April 20, 2013 § Leave a comment
I’m reading through an anthology of Robert Browning’s “Selected Poetry” and I’m doing something I don’t usually do: I’m reading everything in it start to finish, not just the highlights (the dramatic monologues) I was looking for. It’s let me see both the good and bad of his work, and it shows how his strengths and weaknesses developed. Browning was never a fine or elegant poet — that wasn’t his style — so it’s fascinating to see him develop his coarse style, of interruptions and exclamations and pauses for thought and crude impatience, into a thing of richness.
Browning, I learned, actually wanted to be a playwright, and published several plays in the attempt. This makes sense, since his most famous poems are monologues. The anthology includes a bit of one of his plays, “Pippa Passes”. A couple quotes:
THIRD GIRL: Look there — by the nails!
SECOND GIRL: What makes your fingers red?
THIRD GIRL: Dipping them into wine to write bad words with
On the bright table: how he laughed!
FIRST GIRL: My turn.
Spring’s come and summer’s coming. I would wear
A long loose gown, down to the feet and hands,
With plaits here, close about the throat, all day.
FIRST GIRL: They, destroy
My garden since I left them? well — perhaps!
I would have done so: so I hope they have!
A fig-tree curled out of our cottage wall;
They called it mine, I have forgotten why,
It must have been there long ere I was born:
Cric — cric — I think I hear the wasps o’erhead
Pricking the papers strung to flutter there
And keep off birds in fruit-time.
There are a few interesting features of this writing, both consistent and surprising, given what I thought of Browning prior:
- His famous stop-and-start style of self-interruptions is all there.
- Like his dramatic monologues (“My Last Duchess”, for example, is only a year older than this play) his characters are always distracted, e.g. “My turn.” or “Cric — cric — I think I hear the wasps”.
- There’s a real cacophony of images in the writing. Red fingers, bright table, spring and summer. A garden, a fig tree, a cottage, wasps, papers, birds. How can the characters move so quickly through these images? It’s hard for me to even imagine this being performed with a coherent delivery on stage.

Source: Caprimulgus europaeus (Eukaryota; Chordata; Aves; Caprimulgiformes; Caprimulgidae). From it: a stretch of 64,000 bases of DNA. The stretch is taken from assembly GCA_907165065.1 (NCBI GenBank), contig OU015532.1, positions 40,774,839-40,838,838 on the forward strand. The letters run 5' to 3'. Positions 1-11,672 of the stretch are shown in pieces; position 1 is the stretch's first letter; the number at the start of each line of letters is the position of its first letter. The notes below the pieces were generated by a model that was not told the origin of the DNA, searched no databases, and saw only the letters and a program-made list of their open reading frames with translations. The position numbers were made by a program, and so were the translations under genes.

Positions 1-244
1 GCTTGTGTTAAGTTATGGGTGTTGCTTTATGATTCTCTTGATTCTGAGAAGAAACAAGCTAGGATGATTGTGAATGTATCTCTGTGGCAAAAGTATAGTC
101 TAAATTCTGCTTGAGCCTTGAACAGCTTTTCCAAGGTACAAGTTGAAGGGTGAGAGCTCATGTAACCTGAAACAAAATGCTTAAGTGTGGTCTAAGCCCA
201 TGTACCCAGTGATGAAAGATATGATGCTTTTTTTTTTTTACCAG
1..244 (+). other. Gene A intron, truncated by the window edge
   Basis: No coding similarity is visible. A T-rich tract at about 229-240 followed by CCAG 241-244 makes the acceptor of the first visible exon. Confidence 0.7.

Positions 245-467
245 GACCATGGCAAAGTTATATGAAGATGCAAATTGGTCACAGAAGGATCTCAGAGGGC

About that last point, I think we’re seeing Browning’s famous style and temperament in unfocused form. The overall idea of back-and-forth and struggling conversation is there, but the characters’ distractions and thoughts are loose strands rather than living, breathing poetry.
Seeing a weaker passage like this, it’s now miraculous to me that Browning found a way to organize his distracted style into real poetry, but when we see him turn such an approach into focused shifts of imagery, as in “My Last Duchess”:
She liked whate’er
She looked on, and her looks went everywhere.
Sir, ’twas all one! My favour at her breast,
The dropping of the daylight in the West.
…well, then it’s a full-blooded kind of poetry like none other. (More specifically, see how “whate’er” hangs with ominous openness at the end of the line. How “She looked on, and her looks went everywhere” doubles the word “look” to shift its meaning. How “breast” and “West” rhyme in a mismatch of attentions.)
My point is that even though Browning had a coarse style, he worked it through the same development as any great writer, honing it into a focused and richly expressive medium for his personal imagination, until it was, without a doubt, beautiful.